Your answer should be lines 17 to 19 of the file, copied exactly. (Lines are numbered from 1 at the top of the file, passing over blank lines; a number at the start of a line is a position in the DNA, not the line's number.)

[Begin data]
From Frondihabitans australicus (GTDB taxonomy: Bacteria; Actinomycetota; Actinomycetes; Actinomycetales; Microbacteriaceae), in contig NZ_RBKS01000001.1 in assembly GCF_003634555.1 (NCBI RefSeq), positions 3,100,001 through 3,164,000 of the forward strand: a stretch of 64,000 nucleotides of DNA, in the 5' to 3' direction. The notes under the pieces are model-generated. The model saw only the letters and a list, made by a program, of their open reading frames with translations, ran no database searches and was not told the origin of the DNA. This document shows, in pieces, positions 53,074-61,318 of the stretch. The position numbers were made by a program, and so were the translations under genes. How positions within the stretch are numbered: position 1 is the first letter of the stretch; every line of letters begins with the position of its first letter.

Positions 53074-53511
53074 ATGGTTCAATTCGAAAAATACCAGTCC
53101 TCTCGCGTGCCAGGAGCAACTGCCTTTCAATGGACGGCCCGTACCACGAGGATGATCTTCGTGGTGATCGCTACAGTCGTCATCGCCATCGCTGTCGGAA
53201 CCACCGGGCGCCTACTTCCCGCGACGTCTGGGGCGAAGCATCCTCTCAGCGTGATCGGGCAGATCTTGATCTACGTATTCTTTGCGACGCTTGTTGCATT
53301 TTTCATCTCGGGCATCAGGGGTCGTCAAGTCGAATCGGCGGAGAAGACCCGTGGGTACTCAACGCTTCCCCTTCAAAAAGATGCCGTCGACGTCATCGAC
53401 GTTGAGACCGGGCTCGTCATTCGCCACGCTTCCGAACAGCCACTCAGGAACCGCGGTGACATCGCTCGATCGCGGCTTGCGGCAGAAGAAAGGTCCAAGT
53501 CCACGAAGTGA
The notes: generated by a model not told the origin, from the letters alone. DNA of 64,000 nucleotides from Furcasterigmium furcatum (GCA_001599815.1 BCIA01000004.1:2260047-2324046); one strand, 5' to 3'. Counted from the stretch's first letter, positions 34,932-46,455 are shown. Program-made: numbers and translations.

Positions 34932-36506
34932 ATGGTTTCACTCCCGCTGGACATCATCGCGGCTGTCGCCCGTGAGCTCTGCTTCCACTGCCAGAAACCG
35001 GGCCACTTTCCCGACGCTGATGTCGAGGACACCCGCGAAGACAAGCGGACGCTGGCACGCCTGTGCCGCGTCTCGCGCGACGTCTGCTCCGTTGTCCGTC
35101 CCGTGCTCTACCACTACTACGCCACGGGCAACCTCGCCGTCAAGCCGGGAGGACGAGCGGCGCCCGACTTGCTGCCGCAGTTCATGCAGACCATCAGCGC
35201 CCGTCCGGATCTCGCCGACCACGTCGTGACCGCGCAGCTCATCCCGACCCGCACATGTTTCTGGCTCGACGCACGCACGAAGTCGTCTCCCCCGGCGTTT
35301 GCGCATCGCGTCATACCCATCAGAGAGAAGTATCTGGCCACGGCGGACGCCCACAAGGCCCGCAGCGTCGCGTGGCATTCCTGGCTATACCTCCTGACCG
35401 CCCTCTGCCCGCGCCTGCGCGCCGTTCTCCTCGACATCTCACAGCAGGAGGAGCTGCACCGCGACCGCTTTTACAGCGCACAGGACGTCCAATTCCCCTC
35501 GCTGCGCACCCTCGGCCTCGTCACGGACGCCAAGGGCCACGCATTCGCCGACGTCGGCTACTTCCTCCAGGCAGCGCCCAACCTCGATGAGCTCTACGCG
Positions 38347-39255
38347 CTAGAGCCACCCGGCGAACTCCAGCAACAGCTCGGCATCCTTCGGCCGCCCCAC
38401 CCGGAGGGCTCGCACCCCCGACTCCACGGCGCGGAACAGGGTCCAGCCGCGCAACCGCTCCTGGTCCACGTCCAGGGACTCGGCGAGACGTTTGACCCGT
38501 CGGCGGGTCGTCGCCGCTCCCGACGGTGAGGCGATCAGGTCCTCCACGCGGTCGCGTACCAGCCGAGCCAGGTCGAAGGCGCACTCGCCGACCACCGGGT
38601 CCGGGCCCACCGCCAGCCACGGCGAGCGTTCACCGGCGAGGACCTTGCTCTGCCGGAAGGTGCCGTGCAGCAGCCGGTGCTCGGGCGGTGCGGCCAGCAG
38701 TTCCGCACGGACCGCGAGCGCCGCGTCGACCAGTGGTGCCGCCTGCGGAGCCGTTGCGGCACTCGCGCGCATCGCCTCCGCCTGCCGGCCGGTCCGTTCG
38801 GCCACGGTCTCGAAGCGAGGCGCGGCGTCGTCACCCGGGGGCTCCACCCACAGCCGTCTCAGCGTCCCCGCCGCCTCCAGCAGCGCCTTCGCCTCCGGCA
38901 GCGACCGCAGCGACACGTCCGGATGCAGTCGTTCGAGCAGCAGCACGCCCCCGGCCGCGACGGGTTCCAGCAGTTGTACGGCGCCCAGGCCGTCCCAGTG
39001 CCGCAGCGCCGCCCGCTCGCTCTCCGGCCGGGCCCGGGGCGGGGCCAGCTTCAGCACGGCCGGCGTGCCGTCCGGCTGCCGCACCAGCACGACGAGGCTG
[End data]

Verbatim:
35501 GCTGCGCACCCTCGGCCTCGTCACGGACGCCAAGGGCCACGCATTCGCCGACGTCGGCTACTTCCTCCAGGCAGCGCCCAACCTCGATGAGCTCTACGCG
Positions 38347-39255
38347 CTAGAGCCACCCGGCGAACTCCAGCAACAGCTCGGCATCCTTCGGCCGCCCCAC